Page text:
By Shafiul Huq
The language in which we articulate ourselves politically is inseparable from the the ideas in which our politics is grounded. Too often, Muslims and “community leaders” use terms and ideas that exist outside of Islam while ostensibly trying to defend it.
So why would Muslim leaders stand themselves so close to ideals and notable people that are time and again implemented to beat down on the very notion of Islam?
Take, for example, freedom of speech. It is the go-to line for any argument against the scholarly stance on the depiction of our Prophet ﷺ, especially so in the events surrounding the Charlie Hebdo aftermath.
Muslim leaders who stand by freedom of speech will honourably disagree with the depiction of the Prophet, but then sometimes defend someone like Charlie Hebdo’s “right to offend”.
It seems that the key concern here is about the “international criticism” of Islam that erupted after the attacks in France. That it doesn’t matter what the motives of the attackers are, as it leads to a concerted international criticism of Islam.
So will Muslims defending “freedom of speech” make Islam look good internationally? Will it undo the “reputational damage” done to Islam by such attackers as those in France?
Allying oneself with the rights of someone like Charlie Hebdo is symptomatic of an anxiety that grips some community leaders who seem to fret much about the “image of Islam”; that the “image” becomes more of a priority than Islam itself. And this image of Islam that concerns them so much is that seen through Western eyes. Therefore, the politics of the representation of Islam as seen from the vantage point of the Western observer becomes the politics of these leaders, rather than a politics based on Islam itself.
Such politics can only be possible if one speaks the language through which the West understands the world and depicts it. When Islam is also depicted in this language for Western consumption, Islam becomes reduced from a great religion that led humanity to divine guidance for over a millennium to an object of knowledge in the ideological universe of the West only to be constructed and reconstructed through an Orientalist discourse.
Let me explain this point further by looking at the issue of insulting the Prophet. If one were to draw on an Islamic vocabulary to address as grave an issue as insulting the Prophet, one would address it from the point of view of its implication on one’s faith (‘aqeedah), the punishment applicable for such an action, and in the absence of the proper state and judicial structure to implement the punishment, the responsibility of Muslims to condemn such actions as per the principles of enjoining good and forbidding evil. Never was this topic ever discussed by Islamic scholars from the perspective of “freedom of speech”.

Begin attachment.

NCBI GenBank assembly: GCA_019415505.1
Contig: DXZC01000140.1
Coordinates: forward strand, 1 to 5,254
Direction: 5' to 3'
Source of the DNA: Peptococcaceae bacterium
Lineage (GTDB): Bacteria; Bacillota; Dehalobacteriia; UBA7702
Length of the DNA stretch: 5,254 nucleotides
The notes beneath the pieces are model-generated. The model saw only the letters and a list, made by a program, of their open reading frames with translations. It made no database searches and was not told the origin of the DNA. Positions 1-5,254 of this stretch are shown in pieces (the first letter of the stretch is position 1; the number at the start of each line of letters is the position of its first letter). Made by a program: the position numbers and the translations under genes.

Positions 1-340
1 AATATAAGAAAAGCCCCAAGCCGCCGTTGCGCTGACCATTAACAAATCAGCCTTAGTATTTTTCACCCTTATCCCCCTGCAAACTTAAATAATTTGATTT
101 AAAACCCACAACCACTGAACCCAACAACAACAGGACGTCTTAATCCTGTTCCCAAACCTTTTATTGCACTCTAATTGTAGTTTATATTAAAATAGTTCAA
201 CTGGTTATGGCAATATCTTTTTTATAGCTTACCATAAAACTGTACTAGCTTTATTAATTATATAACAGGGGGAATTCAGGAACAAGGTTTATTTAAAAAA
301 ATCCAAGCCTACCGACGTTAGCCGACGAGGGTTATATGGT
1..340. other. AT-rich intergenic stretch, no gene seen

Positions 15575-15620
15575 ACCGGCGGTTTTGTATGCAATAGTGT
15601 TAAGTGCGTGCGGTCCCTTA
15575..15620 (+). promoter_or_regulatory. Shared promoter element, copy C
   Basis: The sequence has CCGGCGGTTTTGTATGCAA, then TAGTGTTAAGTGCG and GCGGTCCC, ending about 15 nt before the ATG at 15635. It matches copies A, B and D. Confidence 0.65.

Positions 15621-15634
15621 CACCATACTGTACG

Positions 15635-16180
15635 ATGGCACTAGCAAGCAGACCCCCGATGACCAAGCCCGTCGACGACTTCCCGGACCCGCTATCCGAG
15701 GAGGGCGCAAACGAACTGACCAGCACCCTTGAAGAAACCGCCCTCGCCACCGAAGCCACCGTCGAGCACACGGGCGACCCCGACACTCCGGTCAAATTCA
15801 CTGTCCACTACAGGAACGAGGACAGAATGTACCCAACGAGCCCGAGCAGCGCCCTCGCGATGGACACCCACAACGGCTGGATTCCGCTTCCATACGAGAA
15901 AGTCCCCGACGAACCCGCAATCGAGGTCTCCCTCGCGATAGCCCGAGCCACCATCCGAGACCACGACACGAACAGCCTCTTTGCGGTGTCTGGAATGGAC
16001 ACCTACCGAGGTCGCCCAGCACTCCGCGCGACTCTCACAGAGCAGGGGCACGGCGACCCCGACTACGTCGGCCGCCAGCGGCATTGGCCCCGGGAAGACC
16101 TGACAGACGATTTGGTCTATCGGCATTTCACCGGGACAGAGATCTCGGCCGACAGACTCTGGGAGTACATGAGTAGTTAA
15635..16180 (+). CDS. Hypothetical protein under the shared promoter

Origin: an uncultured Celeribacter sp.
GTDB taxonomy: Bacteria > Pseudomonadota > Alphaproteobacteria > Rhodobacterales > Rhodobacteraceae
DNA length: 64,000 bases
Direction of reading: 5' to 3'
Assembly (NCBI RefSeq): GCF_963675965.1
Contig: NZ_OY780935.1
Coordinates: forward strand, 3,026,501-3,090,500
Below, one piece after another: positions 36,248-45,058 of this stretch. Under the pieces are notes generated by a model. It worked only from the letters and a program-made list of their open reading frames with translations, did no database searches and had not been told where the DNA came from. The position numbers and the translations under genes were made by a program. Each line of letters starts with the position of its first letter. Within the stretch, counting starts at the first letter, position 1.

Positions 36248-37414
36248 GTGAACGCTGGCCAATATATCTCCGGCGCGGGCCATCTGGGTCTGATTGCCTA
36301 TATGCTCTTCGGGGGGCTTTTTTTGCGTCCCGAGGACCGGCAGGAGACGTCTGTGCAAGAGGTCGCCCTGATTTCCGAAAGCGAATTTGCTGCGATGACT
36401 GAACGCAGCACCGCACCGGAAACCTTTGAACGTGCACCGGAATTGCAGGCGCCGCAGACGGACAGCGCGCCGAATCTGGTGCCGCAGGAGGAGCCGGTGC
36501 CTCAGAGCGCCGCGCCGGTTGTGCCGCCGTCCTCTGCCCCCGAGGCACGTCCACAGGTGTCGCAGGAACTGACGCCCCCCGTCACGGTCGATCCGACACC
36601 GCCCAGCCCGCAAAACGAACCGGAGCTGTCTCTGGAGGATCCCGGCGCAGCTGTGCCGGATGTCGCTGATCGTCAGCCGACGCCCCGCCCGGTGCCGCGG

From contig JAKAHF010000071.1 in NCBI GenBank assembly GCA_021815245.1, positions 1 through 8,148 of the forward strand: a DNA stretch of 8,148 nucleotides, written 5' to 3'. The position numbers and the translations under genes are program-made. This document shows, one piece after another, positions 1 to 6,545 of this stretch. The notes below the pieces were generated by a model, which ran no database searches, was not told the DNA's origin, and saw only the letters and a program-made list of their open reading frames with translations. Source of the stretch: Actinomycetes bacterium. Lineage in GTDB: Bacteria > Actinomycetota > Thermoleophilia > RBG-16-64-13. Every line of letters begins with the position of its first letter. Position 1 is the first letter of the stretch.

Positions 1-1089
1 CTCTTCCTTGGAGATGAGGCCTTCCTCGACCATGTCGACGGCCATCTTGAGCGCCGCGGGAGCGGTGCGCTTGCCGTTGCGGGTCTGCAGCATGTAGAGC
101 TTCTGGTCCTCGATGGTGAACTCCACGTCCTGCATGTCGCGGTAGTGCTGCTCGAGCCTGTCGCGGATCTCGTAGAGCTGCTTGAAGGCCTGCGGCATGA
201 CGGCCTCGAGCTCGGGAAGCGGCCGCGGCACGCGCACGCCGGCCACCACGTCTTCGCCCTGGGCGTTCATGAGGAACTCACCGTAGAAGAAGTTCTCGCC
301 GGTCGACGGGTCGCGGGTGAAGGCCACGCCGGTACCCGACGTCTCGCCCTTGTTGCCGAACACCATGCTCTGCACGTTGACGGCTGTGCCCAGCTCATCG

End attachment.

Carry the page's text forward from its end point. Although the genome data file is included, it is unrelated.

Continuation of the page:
Yet, given the dominance of the West and its secular liberal discourse in the present world, some Muslims feel the urgency to placate Western anxieties by issuing reassurances of Muslim support for freedom of speech even if that means tolerating the most hideous forms of insults hurled at the man whom Muslims love more than their own selves. The insult of the Prophet becomes another case study for the liberal experiment of the extent to which freedom of speech is feasible.
This is exacerbated by the glaring inconsistencies that arise out of a selective application of liberal values as they have been raised on a number of occasions elsewhere by aware observers and commentators. When we speak of sensitive Islamic issues in Western terms, even acting in the best interest of the Muslim community, we inevitably reaffirm Western paradigms and associated logic underlying them.
Going back to the question regarding whether Muslims defending “freedom of speech” would make Islam look good, the premise is practically impossible for two reasons. Firstly, once we borrow a Western vocabulary to represent Islam, even if in the most beautiful of ways, Islam does not remain Islam anymore. It becomes an “image” for the West to observe, scrutinise, commentate on and possibly even mould it in the West’s own image.
Secondly, the many “freedoms” of liberalism are part of a Eurocentric discourse that has historically painted the Muslim as a threat. Consider, for example, the contrasts that we often hear being made between, say, the “free” western woman and the subjugated Muslim woman, the “freedom” and progressiveness of democracy and the backwardness and barbarity of the shari’ah, and so on and so forth. Therefore, for Muslims to adopt this Eurocentric language which inevitably marginalises their own religion is self-defeating.
The fact that some Muslims, despite their faith and their prophet being offended, still defend “freedom of speech” demonstrates the homogenising power of liberalism. Liberalism is not a celebration of diversity. And sloganeering for “freedom of speech” does not necessarily mean tolerance towards, let alone promotion and celebration of, alternative thoughts and expressions. Rather, “freedom of speech” and the entire package of liberal discourse has the totalising effect of enforcing a secular liberal language on all, while displacing and marginalising alternative voices that do not conform to a Western frame of reference.
Sure, “freedom of speech” gives the speaker the freedom to speak, but it divests him of all languages to speak with except its own.
Shafiul Huq is a student of Classical Arabic and interdisciplinary studies covering the humanities and social sciences.
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